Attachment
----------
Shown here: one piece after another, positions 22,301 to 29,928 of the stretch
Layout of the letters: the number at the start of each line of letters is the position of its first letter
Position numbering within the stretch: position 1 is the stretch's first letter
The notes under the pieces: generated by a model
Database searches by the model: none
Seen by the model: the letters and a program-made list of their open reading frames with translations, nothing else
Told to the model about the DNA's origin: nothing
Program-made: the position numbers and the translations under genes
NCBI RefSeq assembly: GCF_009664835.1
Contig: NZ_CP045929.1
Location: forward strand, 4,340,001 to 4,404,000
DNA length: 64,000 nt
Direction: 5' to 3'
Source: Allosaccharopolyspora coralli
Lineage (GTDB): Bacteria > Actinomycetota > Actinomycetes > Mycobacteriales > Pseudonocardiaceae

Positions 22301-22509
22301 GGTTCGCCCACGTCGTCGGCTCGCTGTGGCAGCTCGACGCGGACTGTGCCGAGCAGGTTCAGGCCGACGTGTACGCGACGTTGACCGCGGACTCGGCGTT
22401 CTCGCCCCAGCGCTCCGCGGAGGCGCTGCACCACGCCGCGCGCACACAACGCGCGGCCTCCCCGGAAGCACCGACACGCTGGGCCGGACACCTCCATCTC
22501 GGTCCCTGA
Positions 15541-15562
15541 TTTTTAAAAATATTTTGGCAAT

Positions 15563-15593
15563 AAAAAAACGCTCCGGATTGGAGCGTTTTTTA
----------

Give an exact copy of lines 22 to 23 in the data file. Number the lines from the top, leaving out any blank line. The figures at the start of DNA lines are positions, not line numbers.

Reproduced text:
Positions 15563-15593
15563 AAAAAAACGCTCCGGATTGGAGCGTTTTTTA